Chart: Consumption habits changing in Canada’s booming medical marijuana market

The number of medical marijuana patients in Canada skyrocketed in recent months, and patterns of consumption are evolving as the market grows.

The latest data from Health Canada shows patient counts in the country reached nearly 300,000 in March, up from 175,000 in April 2017 – a 70% increase.

Further data from the government – which includes detailed records of MMJ sales from licensed producers to patients – reveals two key findings:

  • Consumption on a per-patient basis has declined as more Canadians join the program.
  • Sales of cannabis oil are growing, but the market remains dominated by flower.

Assuming that the average THC content of both dry flower and cannabis oil sold in Canada is 18% (in line with research examining THC content in legal marijuana markets throughout the U.S.), average daily THC consumption on a per-patient basis in April 2017 was 73.1 milligrams, 90% of which came from flower. In March 2018, average daily THC consumption per patient fell to 54 milligrams – a 26% decline – with 85% coming from flower.

While individual usage can vary greatly, these results point to broad trends playing out in the market.

Declining per-patient consumption indicates that patient growth is increasing at a faster rate than sales of dry cannabis and cannabis oil, likely driven by newer patients joining the MMJ program and treating less chronic or severe conditions that require lower doses of THC.

These new patients appear to show a preference for cannabis oil, boosting average daily per-patient consumption of oil as they enter the market.

Though flower consumption is on the decline, limitations on potency and product choice for cannabis oils – combined with higher prices – have kept the use of flower as the primary method of ingestion for most MMJ patients.

Unlike many markets in the U.S., Canada limits the amount of THC in cannabis oil to 30 milligrams per milliliter, or 30%.

No high-potency concentrates, such as wax or shatter, or edibles, such as cookies or brownies, are sold in Canada’s MMJ market, though edibles may be allowed next year.

Eli McVey can be reached at [email protected]

7 comments on “Chart: Consumption habits changing in Canada’s booming medical marijuana market
  1. Norton from downstairs on

    Question: Does the Canadian National Health System pay the cost of MMJ? If so, it may be important to understand (as well as note this in such articles) that if Canadian citizens are getting their marijuana paid for by “all the other taxpaying citizens” of Canada, as opposed to having to pay for it out of their own pockets, it’s no wonder the MMJ program is growing.

    Reply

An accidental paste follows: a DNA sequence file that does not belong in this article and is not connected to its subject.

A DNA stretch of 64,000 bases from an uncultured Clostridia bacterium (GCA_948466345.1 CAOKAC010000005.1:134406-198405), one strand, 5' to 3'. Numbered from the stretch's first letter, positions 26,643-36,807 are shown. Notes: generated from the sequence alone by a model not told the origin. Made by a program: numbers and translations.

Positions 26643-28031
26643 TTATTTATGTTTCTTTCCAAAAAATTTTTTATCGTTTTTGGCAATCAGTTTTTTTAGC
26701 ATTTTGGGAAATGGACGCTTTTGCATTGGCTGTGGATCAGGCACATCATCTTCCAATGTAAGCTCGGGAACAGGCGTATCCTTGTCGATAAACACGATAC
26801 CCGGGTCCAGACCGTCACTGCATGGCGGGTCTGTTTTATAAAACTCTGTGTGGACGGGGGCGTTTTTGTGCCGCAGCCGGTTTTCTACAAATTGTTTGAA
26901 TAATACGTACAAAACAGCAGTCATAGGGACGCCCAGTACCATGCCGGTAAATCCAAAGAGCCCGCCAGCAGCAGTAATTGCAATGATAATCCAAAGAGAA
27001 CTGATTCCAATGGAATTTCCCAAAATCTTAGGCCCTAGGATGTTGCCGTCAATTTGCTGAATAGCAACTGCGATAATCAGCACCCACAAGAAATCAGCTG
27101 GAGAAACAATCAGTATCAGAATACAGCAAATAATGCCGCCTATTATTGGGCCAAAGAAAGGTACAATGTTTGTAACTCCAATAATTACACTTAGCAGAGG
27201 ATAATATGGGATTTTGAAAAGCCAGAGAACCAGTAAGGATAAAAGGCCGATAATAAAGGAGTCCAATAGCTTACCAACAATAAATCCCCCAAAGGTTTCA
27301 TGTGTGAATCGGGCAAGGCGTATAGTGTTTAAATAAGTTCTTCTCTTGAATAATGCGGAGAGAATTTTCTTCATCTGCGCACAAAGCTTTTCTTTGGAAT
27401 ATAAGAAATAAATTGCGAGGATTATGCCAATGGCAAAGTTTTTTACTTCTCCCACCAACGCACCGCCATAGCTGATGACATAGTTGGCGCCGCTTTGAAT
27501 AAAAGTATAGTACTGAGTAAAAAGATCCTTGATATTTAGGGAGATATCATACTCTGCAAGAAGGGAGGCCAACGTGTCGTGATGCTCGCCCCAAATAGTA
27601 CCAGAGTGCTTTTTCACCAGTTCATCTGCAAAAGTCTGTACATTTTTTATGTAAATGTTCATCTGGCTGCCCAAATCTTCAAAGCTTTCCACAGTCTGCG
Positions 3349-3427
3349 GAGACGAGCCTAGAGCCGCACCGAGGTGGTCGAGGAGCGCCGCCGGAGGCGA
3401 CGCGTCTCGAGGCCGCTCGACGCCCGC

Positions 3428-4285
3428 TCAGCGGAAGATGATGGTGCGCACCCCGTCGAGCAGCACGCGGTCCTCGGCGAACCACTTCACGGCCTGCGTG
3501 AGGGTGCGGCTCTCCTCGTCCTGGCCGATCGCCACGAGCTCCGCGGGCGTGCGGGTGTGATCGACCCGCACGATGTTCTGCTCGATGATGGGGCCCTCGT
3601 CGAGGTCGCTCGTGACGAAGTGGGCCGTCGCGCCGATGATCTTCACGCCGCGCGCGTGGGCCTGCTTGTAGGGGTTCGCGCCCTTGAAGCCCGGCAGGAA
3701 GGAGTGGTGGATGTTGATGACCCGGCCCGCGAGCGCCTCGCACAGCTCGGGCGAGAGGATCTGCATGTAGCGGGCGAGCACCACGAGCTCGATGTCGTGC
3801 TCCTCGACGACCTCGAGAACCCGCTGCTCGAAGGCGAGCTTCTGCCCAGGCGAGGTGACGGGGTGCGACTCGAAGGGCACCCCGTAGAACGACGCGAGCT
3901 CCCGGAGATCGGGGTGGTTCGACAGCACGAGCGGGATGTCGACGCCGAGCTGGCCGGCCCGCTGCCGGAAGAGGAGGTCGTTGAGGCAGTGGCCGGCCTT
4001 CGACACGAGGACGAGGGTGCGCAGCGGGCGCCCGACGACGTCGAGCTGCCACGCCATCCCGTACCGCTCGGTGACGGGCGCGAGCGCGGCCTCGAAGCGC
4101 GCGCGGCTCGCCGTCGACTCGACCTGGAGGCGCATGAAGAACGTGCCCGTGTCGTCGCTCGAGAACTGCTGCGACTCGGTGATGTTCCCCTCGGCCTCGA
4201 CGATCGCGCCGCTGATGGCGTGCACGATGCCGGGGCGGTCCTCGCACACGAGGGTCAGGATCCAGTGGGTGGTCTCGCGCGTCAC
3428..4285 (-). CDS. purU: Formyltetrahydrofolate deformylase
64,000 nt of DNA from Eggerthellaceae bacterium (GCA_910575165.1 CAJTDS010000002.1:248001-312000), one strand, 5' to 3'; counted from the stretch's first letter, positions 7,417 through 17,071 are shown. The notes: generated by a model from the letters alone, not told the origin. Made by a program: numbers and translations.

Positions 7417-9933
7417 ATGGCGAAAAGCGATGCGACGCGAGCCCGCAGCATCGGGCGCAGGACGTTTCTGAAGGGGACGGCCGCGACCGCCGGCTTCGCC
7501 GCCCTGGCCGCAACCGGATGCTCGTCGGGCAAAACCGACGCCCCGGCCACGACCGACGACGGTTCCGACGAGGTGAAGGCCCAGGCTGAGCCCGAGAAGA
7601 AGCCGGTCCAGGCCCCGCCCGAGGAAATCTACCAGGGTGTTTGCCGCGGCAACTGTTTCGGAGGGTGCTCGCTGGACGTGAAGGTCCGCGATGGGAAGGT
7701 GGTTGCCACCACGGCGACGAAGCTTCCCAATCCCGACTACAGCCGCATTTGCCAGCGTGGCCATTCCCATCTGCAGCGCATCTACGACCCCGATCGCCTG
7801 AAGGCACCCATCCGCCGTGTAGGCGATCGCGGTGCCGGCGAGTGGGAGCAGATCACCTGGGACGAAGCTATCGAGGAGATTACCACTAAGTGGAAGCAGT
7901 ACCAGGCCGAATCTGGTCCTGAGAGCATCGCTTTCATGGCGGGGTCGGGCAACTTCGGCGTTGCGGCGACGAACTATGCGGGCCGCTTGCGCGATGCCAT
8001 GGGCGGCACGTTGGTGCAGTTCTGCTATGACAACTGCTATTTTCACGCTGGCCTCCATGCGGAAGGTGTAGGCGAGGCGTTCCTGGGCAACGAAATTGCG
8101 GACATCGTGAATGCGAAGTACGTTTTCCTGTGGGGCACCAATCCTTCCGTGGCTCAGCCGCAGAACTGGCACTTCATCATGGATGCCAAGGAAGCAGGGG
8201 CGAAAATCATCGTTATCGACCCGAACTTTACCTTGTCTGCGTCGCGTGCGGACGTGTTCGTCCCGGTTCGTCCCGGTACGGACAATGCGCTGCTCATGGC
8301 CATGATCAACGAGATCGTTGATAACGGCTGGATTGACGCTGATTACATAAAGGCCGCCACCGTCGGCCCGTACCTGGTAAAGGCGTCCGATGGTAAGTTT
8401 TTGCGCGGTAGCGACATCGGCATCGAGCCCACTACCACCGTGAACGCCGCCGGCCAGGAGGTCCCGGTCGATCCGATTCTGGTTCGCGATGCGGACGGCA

• Maxcatski on

      No, the government does not pay for medical cannabis in Canada. As a matter of fact, patients generally pay their own prescription costs in Canada, even with national Healthcare. Cannabis is not described as a prescription in any case but as an authorisation. There is no Drug Identification Number (DIN) assigned to cannabis.

      The number if patients is up yet the average sold is down. One reason is because medical users are allowed to self produce. I have purchased very little pot from the Legal Providers since my permit to grow arrived.

      The heaviest consumers typically don’t buy expensive legal pot. If they can’t self produce, they turn to the black market.

      Reply
      • Alex on

        Please stop spreading false information Max. Medical cannabis users are entitled to claim medical expenses on tax returns when filling out the paperwork.

        Reply
    • Maxcatski on

      And we don’t call it “marijuana” here in Canada either. Even the government program is named the Access to Cannabis for Medical Purposes Regulations (ACMPR).

      Reply
      • CBD Lawyer on

        With the rise of hemp-based CBD as a “legal” alternative to medical marijuana, the term marijuana is now used to distinguish between hemp and marijuana strains of cannabis. Although the term marijuana has a checkered past, words can evolve and we can reclaim them and put them to use for good.

        Reply
  2. Norton from downstairs on

    A) who gives a rat’s ass what you want to call it in Canada… marijuana is marijuana. It’s NOT “ACMPR”.

    CBD Lawyer… I think, if in fact you really are a lawyer, you belong on the 9th “Circus” Court of Appeals if you truly want mince words, over words. Absolutely ridiculous!

    Reply
    • Not an American on

      Tell that to the regulators in Michigan and their “Marihuana Tax Act of 1937”. Because of their poor knowledge of spelling medical marijuana shops are not allowed to call themselves dispensaries, pharmacies, drugstores or apothecaries, as doing so will risk their losing their retail license. They can only call themselves “provisioning centers”, on paper.

      America is so full of crazy twists like this haha go Canada!

      Reply

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